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I am working on an application I need to make cross-database.

One of the things I stumbled on is that SQL Server by default has a case-insensitive collation defined, which makes queries on NVARCHAR/VARCHAR fields match on things that the application doesn't expect it to match on (i.e. case differences).

I tried to change the collation of the database to SQL_Latin1_General_CP1_CS_AS (as I could see that the current one was SQL_Latin1_General_CP1_CI_AS). This caused a different failure because the field names were case sensitive (queries where a field was sometimes lower-case would fail when the original table definitions were all upper-case). Since it's a large application, this is not a change that can be adopted.

I have now adapted the creation scripts to add COLLATE SQL_Latin1_General_CP1_CS_AS to the end of all NVARCHAR and VARCHAR fields of tables. The behavior is now back to what was expected (the queries are case-sensitive). So now, the question...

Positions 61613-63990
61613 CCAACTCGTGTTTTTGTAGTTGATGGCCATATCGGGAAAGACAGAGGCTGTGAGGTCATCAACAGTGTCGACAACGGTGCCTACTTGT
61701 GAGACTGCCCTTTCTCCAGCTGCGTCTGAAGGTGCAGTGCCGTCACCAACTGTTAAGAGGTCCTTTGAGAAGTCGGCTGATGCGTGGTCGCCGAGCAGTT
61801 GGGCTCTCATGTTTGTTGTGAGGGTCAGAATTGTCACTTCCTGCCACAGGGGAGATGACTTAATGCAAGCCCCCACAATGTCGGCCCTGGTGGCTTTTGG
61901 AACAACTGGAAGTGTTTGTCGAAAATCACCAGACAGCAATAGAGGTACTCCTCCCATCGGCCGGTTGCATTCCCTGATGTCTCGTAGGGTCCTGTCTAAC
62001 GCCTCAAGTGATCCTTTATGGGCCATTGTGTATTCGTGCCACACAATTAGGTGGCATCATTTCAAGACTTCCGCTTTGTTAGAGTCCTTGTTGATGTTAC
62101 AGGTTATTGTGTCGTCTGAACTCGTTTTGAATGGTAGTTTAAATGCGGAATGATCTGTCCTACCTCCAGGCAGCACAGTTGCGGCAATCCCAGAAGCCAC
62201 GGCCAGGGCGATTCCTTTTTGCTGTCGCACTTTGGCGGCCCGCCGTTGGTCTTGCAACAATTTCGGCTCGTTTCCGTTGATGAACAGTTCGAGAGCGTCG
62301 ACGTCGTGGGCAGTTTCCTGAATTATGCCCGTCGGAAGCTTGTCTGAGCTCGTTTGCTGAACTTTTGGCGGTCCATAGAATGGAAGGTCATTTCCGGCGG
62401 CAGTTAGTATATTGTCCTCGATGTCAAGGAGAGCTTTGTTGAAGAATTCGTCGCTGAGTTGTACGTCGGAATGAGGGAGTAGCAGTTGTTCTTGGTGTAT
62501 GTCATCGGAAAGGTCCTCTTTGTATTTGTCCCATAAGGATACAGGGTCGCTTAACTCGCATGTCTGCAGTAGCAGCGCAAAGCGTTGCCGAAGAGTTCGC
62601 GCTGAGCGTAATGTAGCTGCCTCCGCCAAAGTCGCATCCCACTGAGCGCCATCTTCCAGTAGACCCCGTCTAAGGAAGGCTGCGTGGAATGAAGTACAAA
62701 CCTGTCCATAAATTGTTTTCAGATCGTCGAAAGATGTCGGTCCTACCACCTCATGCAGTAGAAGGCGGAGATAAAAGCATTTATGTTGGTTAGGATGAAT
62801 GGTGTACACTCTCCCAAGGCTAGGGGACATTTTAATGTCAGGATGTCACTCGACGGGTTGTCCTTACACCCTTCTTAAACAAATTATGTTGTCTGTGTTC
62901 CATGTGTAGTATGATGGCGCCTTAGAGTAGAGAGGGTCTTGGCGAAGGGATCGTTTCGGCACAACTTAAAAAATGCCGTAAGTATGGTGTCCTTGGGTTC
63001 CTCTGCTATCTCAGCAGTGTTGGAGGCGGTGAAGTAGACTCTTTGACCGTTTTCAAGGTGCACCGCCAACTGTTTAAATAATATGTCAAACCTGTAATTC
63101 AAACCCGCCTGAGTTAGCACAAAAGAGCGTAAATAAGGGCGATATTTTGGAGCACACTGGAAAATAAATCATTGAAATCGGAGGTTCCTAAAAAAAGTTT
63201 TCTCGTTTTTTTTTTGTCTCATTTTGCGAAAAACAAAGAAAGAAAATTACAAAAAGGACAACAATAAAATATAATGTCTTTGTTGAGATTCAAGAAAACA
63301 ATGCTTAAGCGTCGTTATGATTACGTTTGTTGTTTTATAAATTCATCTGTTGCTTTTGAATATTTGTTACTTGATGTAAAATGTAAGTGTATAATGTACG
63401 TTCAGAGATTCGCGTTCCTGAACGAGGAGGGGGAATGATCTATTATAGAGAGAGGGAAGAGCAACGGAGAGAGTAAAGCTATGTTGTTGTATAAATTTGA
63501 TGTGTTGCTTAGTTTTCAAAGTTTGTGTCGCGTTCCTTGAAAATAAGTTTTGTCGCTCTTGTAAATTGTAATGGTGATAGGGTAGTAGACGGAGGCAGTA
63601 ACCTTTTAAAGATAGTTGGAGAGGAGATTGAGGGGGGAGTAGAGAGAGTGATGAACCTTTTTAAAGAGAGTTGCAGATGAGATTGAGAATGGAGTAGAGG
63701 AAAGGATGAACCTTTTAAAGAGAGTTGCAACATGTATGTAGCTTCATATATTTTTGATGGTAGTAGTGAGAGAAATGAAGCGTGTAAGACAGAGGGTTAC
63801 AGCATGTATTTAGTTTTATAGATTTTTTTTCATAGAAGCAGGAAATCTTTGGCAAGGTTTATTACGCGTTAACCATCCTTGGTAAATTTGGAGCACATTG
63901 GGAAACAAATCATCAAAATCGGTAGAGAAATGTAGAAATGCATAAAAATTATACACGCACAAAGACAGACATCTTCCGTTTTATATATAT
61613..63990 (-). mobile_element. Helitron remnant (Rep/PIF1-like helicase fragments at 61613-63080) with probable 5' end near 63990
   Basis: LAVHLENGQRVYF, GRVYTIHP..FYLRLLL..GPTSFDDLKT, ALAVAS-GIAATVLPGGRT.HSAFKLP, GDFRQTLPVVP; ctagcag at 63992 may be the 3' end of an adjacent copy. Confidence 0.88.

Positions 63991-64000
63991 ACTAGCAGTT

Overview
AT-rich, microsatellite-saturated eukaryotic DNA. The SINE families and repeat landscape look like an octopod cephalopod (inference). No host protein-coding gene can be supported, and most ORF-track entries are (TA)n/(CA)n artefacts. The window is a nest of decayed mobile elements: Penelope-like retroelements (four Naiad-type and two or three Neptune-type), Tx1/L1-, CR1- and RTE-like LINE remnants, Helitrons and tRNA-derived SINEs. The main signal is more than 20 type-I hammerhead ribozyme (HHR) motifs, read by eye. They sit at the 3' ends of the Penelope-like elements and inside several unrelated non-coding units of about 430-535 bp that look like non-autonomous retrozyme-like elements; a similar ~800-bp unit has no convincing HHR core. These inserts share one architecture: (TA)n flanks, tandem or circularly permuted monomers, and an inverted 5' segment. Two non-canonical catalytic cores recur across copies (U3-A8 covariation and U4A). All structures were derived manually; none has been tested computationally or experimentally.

Will this collation change cause any other problems I cannot see? I can see that there are Unicode (_UTF8) collations. Should I add the _UTF8 prefix for the NVARCHAR field or does it make no difference to simply add the normal SQL_Latin1_General_CP1_CS_AS collation to all VARCHAR and NVARCHAR fields equally?

I'm interested in the behavior of SQL Server 2012 and onwards.

  • >>> I can see that there are Unicode (_UTF8) collations....I'm interested in the behavior of SQL Server 2012 and onwards<<< this is starting with SQL Server 2019 (15.x). – sepupic Nov 13 '19 at 13:18
  • So I actually cannot define a UTF8 collation without losing compatibility for version 2012. Thank you! – Daniel Gray Nov 13 '19 at 16:03
  • >>>Will this collation change cause any other problems I cannot see<<<if tempdb collation is different the code that uses temporary tables with join/comparison on string fields will fail until you use COLLATE clause – sepupic Nov 13 '19 at 16:14

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